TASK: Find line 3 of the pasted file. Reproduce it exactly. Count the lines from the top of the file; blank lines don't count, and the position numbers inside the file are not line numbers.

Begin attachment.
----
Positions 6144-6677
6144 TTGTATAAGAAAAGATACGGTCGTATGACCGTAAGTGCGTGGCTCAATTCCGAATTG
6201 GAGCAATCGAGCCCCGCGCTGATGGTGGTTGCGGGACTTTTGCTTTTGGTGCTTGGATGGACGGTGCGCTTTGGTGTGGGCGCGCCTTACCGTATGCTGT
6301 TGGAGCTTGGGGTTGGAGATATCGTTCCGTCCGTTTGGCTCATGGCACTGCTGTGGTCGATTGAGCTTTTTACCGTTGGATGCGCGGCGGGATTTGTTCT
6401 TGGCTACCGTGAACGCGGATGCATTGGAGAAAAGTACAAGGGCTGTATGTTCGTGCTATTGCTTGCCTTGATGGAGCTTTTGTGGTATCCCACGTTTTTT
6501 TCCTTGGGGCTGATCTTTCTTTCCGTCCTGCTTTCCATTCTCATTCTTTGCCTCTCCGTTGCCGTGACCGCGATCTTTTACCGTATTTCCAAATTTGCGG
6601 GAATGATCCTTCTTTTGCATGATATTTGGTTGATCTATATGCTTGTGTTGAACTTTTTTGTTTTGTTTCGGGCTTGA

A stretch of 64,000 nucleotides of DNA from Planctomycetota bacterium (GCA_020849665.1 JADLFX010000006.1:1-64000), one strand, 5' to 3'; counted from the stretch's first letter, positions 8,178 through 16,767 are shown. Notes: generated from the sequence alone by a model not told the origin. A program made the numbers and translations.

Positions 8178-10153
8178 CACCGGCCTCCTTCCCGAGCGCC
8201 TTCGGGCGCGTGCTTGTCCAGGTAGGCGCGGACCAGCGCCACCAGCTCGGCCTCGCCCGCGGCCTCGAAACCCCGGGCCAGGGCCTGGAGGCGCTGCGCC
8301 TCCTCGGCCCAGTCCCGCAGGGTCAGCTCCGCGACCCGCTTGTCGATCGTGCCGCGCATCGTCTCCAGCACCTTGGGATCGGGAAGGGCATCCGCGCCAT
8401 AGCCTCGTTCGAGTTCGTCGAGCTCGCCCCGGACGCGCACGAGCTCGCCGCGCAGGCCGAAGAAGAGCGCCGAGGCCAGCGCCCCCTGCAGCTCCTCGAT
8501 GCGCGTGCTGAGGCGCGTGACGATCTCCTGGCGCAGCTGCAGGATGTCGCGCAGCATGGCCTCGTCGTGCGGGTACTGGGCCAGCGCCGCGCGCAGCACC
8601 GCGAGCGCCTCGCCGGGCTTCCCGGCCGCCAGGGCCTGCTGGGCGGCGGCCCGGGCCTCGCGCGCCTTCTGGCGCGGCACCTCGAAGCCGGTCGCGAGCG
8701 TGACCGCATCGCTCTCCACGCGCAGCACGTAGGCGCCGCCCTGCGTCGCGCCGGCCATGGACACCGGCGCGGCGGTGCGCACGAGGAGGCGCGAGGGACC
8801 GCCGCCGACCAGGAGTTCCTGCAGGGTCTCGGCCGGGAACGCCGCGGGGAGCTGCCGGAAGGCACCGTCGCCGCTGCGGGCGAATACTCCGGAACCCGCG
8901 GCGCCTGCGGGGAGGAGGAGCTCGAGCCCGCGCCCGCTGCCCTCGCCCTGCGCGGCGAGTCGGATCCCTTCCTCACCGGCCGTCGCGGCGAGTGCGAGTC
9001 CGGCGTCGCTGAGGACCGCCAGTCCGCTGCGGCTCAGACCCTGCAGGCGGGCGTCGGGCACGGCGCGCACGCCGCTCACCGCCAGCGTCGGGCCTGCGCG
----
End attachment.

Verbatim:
6201 GAGCAATCGAGCCCCGCGCTGATGGTGGTTGCGGGACTTTTGCTTTTGGTGCTTGGATGGACGGTGCGCTTTGGTGTGGGCGCGCCTTACCGTATGCTGT